|The Quaker and the Rebel
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The path before Alex and Emily is complicated and sometimes life threatening. The war brings betrayal, entrapment, and danger to both of them. Amid their growing feelings for each other, can they find faith in God amid the challenges they face and trust in the possibility for a bright future together?
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The premise really drew me in for this book. I mean, really…a conductor in the Underground Railroad falling for a Rebel leader? How intriguing!
A devout Quaker, Emily took the job as governess intending to convince slaves to take the first step towards freedom and views the South as the enemy, especially after her parents were beaten and her fiance killed. Alexander Hunt is the son of a wealthy horse breeder, and as the elusive Gray Wraith, his non-violent band of rangers raids deliveries of medicine, food, and money, which he hands over to the Confederate army.
It took awhile for me to understand how Alexander could fall for haughty Emily. But it came to me in a light bulb moment. Emily stood out from the crowd of Southern belles clamoring for Alexander’s attention, so different, so willing to risk her life for her anti-slavery beliefs. As the Gray Wraith, they were kindred souls, just on opposite sides of the war.
But during her employment with the Bennington’s, Emily discovered that things weren’t as she initially believed. The Bennington’s and the Hunt’s treated their slaves with respect, and had allowed many to buy back their freedom. Alexander even championed their release. They welcomed her into their family, shattering her notion that all slave holders were privileged and shallow, and her opinions, and her attitude, changed over the course of the book.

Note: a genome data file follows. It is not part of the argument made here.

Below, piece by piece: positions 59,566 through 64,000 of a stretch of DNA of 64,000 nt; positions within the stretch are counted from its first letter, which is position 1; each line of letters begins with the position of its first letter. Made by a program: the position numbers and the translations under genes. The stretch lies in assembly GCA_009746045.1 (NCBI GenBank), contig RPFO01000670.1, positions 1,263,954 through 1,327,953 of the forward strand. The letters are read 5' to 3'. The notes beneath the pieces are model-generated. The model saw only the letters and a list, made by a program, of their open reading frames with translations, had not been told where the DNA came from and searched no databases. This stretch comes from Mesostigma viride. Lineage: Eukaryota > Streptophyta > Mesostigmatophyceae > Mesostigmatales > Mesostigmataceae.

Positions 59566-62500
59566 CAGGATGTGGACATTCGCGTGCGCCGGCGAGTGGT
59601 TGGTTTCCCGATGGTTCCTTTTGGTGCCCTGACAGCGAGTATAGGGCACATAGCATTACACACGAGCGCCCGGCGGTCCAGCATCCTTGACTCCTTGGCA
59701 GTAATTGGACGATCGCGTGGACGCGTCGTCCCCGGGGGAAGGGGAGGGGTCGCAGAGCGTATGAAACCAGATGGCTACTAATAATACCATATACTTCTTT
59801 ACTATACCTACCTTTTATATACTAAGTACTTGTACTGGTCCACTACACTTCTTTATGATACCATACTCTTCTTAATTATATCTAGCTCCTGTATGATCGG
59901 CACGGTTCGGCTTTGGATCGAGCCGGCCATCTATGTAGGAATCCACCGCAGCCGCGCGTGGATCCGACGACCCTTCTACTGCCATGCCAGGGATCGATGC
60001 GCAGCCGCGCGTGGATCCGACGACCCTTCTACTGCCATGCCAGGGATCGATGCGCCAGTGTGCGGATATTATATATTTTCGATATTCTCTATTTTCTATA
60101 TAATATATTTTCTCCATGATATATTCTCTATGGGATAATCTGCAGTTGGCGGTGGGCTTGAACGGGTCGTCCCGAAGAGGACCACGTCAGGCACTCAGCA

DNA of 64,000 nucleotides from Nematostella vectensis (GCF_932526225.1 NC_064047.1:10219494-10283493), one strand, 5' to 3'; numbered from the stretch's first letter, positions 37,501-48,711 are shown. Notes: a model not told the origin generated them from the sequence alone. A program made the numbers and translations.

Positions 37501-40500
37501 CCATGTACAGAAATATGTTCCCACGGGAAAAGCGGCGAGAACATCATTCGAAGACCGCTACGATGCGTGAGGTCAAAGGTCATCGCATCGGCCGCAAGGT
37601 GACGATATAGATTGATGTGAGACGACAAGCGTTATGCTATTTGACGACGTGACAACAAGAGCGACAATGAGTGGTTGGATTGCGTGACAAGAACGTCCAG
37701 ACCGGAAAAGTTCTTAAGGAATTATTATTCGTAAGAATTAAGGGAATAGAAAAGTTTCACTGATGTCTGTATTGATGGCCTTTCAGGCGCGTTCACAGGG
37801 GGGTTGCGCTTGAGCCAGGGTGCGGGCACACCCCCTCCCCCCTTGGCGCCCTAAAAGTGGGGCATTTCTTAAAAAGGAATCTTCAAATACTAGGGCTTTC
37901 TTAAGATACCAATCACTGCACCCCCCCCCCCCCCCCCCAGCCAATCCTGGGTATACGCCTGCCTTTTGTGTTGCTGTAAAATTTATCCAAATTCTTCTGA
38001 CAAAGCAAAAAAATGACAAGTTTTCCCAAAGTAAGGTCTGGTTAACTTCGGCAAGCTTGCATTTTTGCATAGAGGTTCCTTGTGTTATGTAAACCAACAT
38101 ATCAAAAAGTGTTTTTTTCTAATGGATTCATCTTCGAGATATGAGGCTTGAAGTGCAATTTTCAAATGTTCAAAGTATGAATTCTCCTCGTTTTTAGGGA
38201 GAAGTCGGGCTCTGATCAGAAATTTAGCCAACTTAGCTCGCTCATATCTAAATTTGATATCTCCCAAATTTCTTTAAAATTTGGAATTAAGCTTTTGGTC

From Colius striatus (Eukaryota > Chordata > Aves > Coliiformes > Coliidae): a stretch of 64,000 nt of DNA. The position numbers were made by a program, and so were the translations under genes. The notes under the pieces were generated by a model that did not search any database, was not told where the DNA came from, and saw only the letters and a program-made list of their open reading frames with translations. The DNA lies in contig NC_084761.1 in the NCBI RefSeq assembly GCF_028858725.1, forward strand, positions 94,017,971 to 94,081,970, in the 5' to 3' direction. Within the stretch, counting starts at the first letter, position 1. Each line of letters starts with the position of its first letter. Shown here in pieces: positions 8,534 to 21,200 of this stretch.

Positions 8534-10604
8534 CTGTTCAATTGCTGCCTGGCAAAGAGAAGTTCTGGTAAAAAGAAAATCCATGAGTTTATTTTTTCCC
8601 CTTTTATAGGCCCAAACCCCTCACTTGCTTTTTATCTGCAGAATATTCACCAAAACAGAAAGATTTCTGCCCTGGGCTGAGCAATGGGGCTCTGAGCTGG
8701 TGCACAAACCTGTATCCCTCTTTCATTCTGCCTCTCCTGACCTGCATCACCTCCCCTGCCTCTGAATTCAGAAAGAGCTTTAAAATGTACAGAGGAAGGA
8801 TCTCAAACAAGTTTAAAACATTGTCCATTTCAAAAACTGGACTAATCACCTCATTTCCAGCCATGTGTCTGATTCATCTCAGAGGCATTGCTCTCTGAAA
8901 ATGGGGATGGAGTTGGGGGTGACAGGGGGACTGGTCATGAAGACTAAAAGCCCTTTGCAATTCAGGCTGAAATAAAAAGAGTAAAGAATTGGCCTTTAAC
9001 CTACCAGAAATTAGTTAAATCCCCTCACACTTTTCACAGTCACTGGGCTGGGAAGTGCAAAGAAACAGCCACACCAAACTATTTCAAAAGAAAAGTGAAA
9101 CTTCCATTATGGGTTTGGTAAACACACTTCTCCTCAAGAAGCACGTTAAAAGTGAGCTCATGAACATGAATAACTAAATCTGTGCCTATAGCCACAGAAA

As an avid romance lover, The Quaker and The Rebel started off a bit slow for me, but I’m so glad I kept reading. What it lacked in actual romantic wooing and sweet words (after all, there was a war going on!), it made up for in depth and character growth. The Quaker and The Rebel transcends romance. It’s about the ugly stains of prejudice; it’s about how we allow past experiences or other people’s opinions to poison our attitudes and control our thoughts. It’s about a family and how they accepted Emily and her narrow-minded self into their midst, and then pardoned her sins and showered her with love and grace when she most needed it. Don’t pick up The Quaker and The Rebel expecting just a romance. No. Because you’ll get a whole lot more.
Disclaimer: Sending a big thank you to Mary Ellis and Harvest House Publisher for providing me with a copy of The Quaker and The Rebel for review. The opinions expressed here are my own, and I received no compensation.